Background: Most children with cleft palate (CP) experience otitis media with effusion (OME). However, what they and their parents consider to be important treatment outcomes are unclear. Aims: To explore what children with a CP and their parents thought were important outcomes following treatment for OME. Design: A qualitative study was conducted as part of a larger project to develop a set of core outcomes to be measured in future studies on OME in CP. Data collection: Semi-structured interviews with 22 children and 43 parents were audio-recorded and transcribed verbatim. They were recruited from two cleft centres in England. Data analysis: Framework analysis was used to develop codes and themes. Results: Parents and children regarded hearing as a key outcome. However, they suggested that they would also look for an improvement in social (e.g. mixing with others) and psychological (e.g. self-confidence) aspects of the child’s life. Parents mentioned the importance of improvements in education, whilst children wanted to ‘fit in’ with friends. Conclusion: Findings show that although clinical outcomes are important to those affected by OME, consideration should also be given to wider psychosocial outcomes when assessing the effectiveness of treatment.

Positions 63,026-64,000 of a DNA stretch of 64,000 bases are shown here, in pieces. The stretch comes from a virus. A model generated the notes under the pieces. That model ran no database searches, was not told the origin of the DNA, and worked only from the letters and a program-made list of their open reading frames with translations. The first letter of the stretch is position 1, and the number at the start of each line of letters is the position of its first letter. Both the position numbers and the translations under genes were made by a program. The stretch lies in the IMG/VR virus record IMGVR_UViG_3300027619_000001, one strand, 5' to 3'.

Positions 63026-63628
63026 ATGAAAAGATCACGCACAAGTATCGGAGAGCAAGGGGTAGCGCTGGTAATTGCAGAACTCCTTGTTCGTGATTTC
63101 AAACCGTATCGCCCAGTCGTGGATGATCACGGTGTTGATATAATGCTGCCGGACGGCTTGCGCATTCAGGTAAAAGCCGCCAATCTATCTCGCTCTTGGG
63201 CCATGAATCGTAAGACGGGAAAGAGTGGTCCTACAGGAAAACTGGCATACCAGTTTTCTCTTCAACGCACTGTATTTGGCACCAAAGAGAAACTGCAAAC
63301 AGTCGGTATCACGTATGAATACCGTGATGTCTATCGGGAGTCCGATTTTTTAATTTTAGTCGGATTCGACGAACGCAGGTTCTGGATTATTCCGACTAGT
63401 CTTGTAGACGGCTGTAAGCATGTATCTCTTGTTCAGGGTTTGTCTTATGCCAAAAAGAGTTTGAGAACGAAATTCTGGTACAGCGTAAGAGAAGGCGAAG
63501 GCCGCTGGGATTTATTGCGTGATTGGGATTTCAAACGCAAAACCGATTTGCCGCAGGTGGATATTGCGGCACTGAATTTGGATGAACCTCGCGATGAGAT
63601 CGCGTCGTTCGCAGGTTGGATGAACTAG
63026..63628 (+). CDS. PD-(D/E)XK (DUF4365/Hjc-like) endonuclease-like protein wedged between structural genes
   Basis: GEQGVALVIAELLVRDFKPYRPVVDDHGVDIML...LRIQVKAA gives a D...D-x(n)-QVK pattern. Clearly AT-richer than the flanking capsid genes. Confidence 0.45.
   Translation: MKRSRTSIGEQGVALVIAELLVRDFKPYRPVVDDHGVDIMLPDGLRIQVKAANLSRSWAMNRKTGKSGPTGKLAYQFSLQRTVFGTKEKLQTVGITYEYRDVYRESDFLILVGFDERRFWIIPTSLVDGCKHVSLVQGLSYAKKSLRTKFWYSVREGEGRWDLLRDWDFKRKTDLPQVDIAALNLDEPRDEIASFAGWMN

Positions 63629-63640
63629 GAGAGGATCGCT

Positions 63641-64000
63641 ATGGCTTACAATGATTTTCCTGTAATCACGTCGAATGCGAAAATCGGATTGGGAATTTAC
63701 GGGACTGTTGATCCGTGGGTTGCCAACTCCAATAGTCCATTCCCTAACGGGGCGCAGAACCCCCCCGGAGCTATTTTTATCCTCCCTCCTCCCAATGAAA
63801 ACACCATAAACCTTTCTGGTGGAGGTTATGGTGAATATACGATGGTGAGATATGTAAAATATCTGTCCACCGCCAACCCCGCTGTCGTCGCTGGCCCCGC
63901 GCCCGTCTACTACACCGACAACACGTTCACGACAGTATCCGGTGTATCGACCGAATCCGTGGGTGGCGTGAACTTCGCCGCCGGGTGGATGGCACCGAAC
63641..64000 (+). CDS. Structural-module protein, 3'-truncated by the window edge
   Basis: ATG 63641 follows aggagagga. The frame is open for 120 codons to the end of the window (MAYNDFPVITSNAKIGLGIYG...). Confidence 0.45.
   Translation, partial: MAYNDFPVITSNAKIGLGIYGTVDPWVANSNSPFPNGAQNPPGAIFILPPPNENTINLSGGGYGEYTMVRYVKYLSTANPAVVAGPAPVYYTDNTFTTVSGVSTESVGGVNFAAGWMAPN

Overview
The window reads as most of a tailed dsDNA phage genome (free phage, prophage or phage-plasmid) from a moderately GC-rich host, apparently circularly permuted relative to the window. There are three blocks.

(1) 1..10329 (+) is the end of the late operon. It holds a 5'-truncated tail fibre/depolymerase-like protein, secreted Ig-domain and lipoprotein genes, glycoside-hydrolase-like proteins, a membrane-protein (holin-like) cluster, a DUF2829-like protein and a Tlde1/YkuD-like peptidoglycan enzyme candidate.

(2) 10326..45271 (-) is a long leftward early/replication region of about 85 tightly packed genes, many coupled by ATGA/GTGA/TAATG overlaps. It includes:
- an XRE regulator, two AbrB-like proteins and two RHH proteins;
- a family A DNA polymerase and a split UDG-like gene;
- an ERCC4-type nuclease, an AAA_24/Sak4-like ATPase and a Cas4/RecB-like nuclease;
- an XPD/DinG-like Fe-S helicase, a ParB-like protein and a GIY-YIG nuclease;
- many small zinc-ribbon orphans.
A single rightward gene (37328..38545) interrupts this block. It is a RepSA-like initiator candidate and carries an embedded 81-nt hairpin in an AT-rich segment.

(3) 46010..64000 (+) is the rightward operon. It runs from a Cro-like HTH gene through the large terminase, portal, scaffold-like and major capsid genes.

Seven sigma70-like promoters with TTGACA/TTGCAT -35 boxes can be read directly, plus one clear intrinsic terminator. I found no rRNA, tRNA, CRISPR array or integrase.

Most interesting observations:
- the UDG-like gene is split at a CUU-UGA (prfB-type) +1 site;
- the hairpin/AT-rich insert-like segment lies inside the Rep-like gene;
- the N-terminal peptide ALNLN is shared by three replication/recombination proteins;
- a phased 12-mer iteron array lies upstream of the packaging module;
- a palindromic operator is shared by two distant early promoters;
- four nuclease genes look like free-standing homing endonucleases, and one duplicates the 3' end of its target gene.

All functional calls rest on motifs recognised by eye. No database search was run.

|Title of host publication
|Published - Apr 2014
|Craniofacial Society Conference - Keble College, Oxford
Duration: 7 Apr 2014 → 9 Apr 2014
|Craniofacial Society Conference
|Keble College, Oxford
|7/04/14 → 9/04/14